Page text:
con nation



1635–45; < Late Latin connātus (past participle of connāscī to be born at the same time with), equivalent to Latin con- con- + nā- (short stem of nāscī) + -tus past participle suffix (see nascent)

connately, adverb
connateness, noun
connation [kuh-ney-shuhn] , noun
subconnate, adjective
subconnation, noun Unabridged
Based on the Random House Dictionary, © Random House, Inc. 2014.
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World English Dictionary
connate (ˈkɒneɪt)
1.  existing in a person or thing from birth; congenital or innate
2.  allied or associated in nature or origin; cognate: connate qualities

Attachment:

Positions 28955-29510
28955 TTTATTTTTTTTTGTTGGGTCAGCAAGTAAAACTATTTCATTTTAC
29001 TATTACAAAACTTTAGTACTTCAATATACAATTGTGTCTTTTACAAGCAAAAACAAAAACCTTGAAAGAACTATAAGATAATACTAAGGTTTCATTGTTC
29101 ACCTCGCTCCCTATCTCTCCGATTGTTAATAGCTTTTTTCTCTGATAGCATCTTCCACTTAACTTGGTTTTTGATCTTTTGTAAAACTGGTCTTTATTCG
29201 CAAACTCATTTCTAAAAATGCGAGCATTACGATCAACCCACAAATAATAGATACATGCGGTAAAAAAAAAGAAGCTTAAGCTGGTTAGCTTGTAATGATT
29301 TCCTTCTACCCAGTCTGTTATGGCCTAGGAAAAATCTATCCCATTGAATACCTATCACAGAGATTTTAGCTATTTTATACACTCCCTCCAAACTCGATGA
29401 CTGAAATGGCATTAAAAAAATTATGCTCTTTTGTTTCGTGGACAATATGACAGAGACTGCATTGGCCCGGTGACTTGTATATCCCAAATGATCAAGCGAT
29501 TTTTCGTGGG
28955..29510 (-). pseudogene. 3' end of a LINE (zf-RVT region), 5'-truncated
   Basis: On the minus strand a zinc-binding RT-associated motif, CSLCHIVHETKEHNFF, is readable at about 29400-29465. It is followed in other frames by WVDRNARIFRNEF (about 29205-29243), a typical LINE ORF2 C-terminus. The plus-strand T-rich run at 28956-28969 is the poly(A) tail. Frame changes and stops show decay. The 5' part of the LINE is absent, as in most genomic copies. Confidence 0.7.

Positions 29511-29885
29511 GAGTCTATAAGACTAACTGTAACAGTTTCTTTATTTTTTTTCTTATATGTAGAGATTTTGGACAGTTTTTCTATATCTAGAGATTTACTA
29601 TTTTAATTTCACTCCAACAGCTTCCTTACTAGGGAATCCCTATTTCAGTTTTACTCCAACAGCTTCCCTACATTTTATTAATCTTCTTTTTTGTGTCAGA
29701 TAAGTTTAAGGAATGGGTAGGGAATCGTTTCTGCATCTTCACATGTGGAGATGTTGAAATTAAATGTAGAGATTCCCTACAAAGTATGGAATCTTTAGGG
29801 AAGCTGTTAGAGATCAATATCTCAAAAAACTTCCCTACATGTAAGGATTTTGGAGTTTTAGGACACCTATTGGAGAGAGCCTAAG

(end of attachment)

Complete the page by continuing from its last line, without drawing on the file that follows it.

3.  biology Also called: coadunate (of similar parts or organs) closely joined or united together by growth
4.  geology (of fluids) produced or originating at the same time as the rocks surrounding them: connate water
[C17: from Late Latin connātus born at the same time, from Latin nātus, from nāscī to be born]

Collins English Dictionary - Complete & Unabridged 10th Edition
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Word Origin & History

1640s, from L. connatus "born together, twins," pp. of connasci "to be born together," from con- "together" + nasci "to be born" (Old L. gnasci; see genus). Related: Connation (1846).
Online Etymology Dictionary, © 2010 Douglas Harper
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American Heritage
Science Dictionary
connate   (kŏn'āt', kŏ-nāt')  Pronunciation Key 
Botany Joined with a part or organ of the same kind, as leaves that are joined at the base. Compare adnate.
The American Heritage® Science Dictionary
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